For those who don’t know, a quick lesson on camber. Camber angle measures the difference between a wheel’s vertical alignment perpendicular to the surface. If a tires is straight up and down, perfectly perpendicular to the road, it has a camber of zero degrees. If the tire is tilted out toward the outside of the vehicle, it has positive camber. When the tire is tilted in toward the vehicle, it has negative camber. If you look at the photos of the tire, we’re not faulting the engineers for the setup. The truth is that on a vehicle, everything is a compromise. If you want a certain type of ride or a certain type of handling, you have to sacrifice something else to get there. That’s just the way it is. Otherwise, a Corvette would have the ride qualities of a Rolls-Royce, and the Rolls would have the handling of a Vette.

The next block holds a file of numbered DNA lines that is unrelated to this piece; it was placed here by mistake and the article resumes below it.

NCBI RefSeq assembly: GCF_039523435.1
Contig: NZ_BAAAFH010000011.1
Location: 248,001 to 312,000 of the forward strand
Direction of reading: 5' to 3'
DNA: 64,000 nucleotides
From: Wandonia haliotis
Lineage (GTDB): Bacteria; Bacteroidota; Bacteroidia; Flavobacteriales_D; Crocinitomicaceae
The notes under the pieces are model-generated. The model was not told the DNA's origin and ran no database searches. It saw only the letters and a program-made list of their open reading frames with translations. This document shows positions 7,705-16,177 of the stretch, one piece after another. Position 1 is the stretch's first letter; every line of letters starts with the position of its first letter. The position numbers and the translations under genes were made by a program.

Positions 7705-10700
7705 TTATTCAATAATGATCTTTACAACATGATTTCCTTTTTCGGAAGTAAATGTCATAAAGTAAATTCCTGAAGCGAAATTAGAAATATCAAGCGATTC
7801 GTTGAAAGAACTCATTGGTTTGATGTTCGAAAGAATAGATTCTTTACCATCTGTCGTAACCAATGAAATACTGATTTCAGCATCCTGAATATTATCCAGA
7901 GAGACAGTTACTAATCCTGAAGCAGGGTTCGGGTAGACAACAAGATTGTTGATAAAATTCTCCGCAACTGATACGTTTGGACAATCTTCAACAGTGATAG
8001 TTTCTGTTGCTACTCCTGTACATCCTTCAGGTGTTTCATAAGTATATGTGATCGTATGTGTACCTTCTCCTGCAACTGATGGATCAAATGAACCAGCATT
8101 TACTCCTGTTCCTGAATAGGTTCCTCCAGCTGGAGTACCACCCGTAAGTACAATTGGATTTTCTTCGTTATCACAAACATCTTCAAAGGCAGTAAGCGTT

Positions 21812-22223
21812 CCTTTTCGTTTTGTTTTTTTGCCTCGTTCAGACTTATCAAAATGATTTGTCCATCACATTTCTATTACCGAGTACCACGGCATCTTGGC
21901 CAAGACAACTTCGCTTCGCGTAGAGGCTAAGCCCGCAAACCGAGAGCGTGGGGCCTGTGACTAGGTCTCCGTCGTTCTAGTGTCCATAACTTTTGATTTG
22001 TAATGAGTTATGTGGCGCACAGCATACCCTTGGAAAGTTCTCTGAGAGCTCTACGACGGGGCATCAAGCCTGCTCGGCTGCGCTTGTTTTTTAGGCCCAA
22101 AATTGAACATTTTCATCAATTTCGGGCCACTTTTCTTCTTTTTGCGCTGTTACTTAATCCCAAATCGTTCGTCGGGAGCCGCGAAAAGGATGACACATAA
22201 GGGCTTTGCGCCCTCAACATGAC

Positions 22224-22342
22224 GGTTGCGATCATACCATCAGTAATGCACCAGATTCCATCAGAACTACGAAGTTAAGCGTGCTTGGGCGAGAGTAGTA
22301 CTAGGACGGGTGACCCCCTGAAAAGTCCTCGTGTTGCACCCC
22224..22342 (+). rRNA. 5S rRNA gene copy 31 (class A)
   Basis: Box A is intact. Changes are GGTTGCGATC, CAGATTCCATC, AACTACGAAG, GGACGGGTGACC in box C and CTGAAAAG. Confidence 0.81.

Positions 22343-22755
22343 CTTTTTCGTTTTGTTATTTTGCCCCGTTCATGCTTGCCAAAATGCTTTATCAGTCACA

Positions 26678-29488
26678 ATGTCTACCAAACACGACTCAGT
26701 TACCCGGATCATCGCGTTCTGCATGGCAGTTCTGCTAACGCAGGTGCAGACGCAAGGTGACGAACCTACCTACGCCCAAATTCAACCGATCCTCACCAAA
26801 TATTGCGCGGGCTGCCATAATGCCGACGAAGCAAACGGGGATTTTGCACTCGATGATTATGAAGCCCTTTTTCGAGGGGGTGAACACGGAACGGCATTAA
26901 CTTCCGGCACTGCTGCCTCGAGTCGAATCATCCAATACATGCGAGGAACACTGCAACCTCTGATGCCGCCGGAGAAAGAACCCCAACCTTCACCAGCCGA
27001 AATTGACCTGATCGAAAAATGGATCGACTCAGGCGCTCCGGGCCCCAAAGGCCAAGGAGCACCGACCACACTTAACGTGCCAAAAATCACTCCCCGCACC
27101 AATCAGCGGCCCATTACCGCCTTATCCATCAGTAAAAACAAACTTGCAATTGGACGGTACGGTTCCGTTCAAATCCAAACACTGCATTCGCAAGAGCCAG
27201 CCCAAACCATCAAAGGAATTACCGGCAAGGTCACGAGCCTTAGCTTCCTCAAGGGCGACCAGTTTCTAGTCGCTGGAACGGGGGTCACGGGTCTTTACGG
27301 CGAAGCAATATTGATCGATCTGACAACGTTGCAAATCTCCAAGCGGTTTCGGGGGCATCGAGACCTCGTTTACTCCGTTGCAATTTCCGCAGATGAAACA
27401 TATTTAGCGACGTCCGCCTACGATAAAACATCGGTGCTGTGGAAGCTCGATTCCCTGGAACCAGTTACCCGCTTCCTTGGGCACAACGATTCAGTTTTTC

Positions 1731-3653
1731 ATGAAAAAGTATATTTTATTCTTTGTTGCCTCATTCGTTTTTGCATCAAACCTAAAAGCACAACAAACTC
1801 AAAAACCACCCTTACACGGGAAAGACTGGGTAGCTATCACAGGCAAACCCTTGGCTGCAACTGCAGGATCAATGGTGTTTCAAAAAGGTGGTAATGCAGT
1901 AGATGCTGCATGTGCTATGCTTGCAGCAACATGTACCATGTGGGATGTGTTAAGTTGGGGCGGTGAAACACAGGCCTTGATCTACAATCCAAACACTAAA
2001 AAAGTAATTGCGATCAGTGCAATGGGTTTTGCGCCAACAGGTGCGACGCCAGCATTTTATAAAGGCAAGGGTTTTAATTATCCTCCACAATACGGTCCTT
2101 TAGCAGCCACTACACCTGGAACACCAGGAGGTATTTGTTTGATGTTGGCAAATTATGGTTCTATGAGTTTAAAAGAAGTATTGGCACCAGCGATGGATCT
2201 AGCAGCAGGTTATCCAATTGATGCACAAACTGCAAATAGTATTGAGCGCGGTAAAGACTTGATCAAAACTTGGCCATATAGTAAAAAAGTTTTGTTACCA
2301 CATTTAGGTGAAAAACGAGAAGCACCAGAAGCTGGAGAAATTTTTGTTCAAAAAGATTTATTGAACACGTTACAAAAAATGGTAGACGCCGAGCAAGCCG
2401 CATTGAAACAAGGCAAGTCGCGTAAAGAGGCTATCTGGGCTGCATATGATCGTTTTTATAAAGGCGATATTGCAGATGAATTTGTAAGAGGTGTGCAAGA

Regardless, the tradeoff for the Sedona’s excellent handling is unusual tire wear. With the new set, we’ll see if we get the same result in another 40,000 miles. Now we may not have the Sedona that long through the good graces of Kia, but if we decide to purchase it, which is the likely outcome, we would still follow up. Bottom line: this is why we like doing real-world long-term testing: driving a vehicle for a week is a great first impression, but driving one for two years and 50,000 miles really tells the story. We have an oil change due now, and soon the big-daddy 60,000-mile checkup. Stay tuned!